With the appointment, Duque put one of the most senior hardliners in his cabinet at the head of the defense ministry.
The president did not immediately announce who would replace Trujillo at the Foreign Ministry.
The new defense minister is unlikely to make significant policy changes.
Botero resigned last week after the president of the congressional peace commission, Senator Roy Barreras, revealed that Duque had authorized the bombing of a FARC dissident camp that killed at least eight minors in August.
The killing of victims of forced recruitment was only the latest of a series of scandals that had made Botero’s position untenable.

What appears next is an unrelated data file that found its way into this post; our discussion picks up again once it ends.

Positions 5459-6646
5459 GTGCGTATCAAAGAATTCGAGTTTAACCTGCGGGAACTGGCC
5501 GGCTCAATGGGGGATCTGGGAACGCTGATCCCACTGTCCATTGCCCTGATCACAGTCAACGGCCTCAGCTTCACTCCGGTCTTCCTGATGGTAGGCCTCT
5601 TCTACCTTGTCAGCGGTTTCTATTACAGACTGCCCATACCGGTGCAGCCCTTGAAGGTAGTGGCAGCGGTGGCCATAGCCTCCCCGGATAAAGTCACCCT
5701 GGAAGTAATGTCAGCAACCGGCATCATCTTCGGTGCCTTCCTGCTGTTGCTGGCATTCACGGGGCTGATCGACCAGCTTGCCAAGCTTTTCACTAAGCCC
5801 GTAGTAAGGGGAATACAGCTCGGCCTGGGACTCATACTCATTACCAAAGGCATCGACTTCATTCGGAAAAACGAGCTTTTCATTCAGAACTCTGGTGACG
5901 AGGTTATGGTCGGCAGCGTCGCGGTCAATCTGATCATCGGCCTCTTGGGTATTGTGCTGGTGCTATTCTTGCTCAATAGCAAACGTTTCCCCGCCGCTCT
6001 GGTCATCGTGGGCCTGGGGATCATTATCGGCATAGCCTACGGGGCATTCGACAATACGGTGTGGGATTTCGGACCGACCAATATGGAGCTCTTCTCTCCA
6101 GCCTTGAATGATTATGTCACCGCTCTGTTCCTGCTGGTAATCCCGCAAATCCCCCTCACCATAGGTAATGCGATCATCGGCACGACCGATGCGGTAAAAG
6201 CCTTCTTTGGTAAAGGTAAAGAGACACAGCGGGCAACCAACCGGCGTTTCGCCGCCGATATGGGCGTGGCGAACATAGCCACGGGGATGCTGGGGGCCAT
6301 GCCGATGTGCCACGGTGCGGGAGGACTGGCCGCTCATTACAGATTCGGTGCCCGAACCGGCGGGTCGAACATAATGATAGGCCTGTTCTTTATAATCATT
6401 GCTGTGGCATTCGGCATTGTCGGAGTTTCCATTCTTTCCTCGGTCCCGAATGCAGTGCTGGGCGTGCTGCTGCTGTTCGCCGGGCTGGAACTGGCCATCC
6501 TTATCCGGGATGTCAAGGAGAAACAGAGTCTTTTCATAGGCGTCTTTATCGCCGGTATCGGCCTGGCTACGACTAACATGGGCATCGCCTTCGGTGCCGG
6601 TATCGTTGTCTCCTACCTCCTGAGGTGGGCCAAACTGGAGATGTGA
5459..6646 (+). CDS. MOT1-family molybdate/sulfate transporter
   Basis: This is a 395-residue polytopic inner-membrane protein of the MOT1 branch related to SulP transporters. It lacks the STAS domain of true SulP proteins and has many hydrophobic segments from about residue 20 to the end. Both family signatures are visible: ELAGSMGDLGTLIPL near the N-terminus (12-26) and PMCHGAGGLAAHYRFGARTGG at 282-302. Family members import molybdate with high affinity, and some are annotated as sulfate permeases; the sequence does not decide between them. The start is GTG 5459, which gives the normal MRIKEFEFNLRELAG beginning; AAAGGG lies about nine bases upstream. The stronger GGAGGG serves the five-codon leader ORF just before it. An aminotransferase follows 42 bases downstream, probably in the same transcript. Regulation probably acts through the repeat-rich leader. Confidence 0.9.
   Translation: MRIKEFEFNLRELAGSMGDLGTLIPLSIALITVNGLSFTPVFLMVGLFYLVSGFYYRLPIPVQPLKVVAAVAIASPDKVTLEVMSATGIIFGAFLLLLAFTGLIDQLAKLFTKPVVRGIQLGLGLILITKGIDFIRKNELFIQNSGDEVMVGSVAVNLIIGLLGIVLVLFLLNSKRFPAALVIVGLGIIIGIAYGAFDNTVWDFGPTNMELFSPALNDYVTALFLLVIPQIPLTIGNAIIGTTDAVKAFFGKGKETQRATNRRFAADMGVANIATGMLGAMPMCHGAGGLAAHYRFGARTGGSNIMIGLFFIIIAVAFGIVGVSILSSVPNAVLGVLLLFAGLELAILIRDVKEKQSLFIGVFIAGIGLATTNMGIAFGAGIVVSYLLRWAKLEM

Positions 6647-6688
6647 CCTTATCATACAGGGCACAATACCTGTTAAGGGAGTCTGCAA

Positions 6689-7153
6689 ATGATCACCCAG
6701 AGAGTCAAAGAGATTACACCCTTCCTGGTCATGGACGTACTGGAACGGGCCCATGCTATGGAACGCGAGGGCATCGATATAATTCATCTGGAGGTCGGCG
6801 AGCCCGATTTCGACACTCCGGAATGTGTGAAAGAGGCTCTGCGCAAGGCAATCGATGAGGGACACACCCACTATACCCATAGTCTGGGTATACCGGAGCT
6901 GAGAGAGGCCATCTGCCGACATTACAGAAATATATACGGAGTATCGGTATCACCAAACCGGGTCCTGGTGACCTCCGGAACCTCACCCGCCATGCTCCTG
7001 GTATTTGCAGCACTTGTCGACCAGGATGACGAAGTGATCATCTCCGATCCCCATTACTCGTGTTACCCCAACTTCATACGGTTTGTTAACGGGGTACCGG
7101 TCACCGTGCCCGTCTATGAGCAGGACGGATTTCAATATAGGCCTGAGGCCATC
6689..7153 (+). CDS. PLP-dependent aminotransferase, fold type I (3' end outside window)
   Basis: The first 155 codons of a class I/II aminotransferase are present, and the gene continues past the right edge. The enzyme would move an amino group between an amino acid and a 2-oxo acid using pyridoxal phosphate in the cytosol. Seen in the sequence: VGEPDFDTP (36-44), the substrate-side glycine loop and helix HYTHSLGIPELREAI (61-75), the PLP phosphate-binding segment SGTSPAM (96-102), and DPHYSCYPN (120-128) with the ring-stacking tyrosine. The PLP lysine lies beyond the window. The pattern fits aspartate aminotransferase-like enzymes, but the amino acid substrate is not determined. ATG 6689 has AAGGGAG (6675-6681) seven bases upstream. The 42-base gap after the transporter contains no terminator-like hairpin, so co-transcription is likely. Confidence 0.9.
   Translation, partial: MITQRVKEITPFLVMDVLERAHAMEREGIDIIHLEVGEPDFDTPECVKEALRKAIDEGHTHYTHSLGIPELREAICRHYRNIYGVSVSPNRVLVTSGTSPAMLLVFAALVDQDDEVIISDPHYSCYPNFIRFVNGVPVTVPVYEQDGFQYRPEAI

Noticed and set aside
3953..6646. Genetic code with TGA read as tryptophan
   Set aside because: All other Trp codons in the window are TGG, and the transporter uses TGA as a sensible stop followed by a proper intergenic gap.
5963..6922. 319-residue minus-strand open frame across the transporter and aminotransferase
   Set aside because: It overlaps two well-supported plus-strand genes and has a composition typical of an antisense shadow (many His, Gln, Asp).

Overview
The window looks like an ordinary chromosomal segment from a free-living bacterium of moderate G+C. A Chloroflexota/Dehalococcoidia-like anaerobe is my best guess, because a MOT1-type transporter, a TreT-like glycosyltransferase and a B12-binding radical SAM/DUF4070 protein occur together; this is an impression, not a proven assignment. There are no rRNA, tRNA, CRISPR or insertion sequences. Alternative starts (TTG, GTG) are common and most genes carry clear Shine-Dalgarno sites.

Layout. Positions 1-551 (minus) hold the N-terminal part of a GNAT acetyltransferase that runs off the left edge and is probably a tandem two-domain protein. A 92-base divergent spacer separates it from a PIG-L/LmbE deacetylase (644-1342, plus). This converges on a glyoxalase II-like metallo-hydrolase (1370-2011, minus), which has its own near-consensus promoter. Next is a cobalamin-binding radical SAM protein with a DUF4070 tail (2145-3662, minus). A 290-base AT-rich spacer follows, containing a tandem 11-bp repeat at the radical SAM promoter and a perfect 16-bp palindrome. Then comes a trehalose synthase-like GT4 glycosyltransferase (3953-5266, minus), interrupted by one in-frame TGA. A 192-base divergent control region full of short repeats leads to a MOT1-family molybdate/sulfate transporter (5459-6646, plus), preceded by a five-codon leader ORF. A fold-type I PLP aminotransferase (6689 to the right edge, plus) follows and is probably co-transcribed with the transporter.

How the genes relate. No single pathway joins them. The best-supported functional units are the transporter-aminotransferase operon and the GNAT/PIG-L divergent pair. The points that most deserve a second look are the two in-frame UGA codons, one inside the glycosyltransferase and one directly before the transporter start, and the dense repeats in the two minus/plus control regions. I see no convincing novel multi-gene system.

Trujillo takes control of the military and the National Police a week and a half ahead of a national strike and anti-government protests that have left the president visibly nervous.
Duque’s party received an electoral beating in local elections last month and the president’s approval rating sank to a record low in a poll held before the scandal that triggered Botero’s resignation.
Trujillo, an authoritarian dynasty politician, will have the mammoth task of dealing with next week’s protests, improving public security and restoring order in the security forces.
As foreign minister, Trujillo was one of the main promoters of a conspiracy theory claiming that Venezuelan President Nicolas Maduro had teamed up with Colombian ELN guerrillas and dissidents of the demobilized FARC guerrilla group.
The new defense minister also strained foreign relations by demanding Cuba extradite peace negotiators of the ELN in violation of international agreements.